The training topics were strategically selected based on the challenges that youth in the area face, such as increasing mental health issues and suicide. These are often exacerbated by HIV/Aids, with young people ending their lives because they cannot accept their HIV status. According to Gillian Msampha, an Africa Centre alumnus, the training focused on helping the youth become beacons of resilience amidst these profound challenges they face, empowering them to “not just survive but thrive”.

During an interview with Malawian news station Times TV, Nyasulu said that she believes economic and social youth empowerment is critical to addressing mental health problems among youths: “We need to prioritise mental health and nutrition in strategies to fight socioeconomic challenges, including empowering families and communities to identify mental health issues and developing relevant support systems.”

Based on this reality, the life skills component focused on topics such as self-awareness and self-esteem, decision-making, goal-setting and managing stress and anxiety. In terms of HIV/Aids and SRHR, abortion, STIs, teenage pregnancies and child marriage were in the spotlight. While peer educators were equipped with skills to provide psychosocial support themselves, they were also provided with information on community-based child protection structures and systems for continued support.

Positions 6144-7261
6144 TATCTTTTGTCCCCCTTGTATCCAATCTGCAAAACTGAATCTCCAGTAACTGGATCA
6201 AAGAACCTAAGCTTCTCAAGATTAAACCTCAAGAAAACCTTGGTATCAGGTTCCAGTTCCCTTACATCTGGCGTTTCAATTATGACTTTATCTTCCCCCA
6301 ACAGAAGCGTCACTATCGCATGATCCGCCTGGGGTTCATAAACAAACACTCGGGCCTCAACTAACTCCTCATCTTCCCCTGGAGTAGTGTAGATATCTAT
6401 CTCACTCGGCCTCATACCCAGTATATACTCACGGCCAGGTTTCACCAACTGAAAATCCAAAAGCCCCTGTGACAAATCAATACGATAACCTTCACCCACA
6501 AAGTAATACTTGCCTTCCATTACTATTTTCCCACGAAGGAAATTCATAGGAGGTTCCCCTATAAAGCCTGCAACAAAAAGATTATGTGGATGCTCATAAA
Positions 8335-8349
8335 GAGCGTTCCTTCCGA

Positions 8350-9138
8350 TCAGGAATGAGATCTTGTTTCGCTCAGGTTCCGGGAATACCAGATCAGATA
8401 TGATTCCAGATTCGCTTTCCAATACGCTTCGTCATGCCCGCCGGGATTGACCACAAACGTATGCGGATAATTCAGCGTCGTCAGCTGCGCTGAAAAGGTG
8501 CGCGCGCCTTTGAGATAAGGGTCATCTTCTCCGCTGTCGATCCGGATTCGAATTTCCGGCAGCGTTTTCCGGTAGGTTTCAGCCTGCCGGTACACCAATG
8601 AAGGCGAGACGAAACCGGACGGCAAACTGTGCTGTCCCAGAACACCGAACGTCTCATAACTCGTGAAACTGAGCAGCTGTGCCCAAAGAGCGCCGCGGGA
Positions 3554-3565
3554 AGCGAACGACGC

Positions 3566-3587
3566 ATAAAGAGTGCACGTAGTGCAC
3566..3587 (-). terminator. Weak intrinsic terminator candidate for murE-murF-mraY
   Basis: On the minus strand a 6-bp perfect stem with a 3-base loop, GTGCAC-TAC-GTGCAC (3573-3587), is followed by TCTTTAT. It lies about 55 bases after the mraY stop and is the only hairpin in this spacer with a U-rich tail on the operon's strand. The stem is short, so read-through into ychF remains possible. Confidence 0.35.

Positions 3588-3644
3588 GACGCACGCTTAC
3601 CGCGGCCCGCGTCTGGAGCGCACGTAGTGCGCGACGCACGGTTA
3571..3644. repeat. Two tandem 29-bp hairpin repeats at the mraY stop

Bringing about big changes by combining small gestures

At the graduation ceremony, several donations were handed out to help address specific community needs among local youth and women. The Africa Centre donated computers, printers and a camera to youth clubs in the area. Mhub, Malawi’s first technology hub that provides support to young innovators and entrepreneurs, committed to providing computer training to 20 youths and community stakeholders so that they can open computer centres and generate an income.

In addition to funding from the Africa Centre for life skills training, Nyasulu sourced funding to procure and donate the following, based on the needs she identified during her interactions with Yoneco Rumphi in 2022: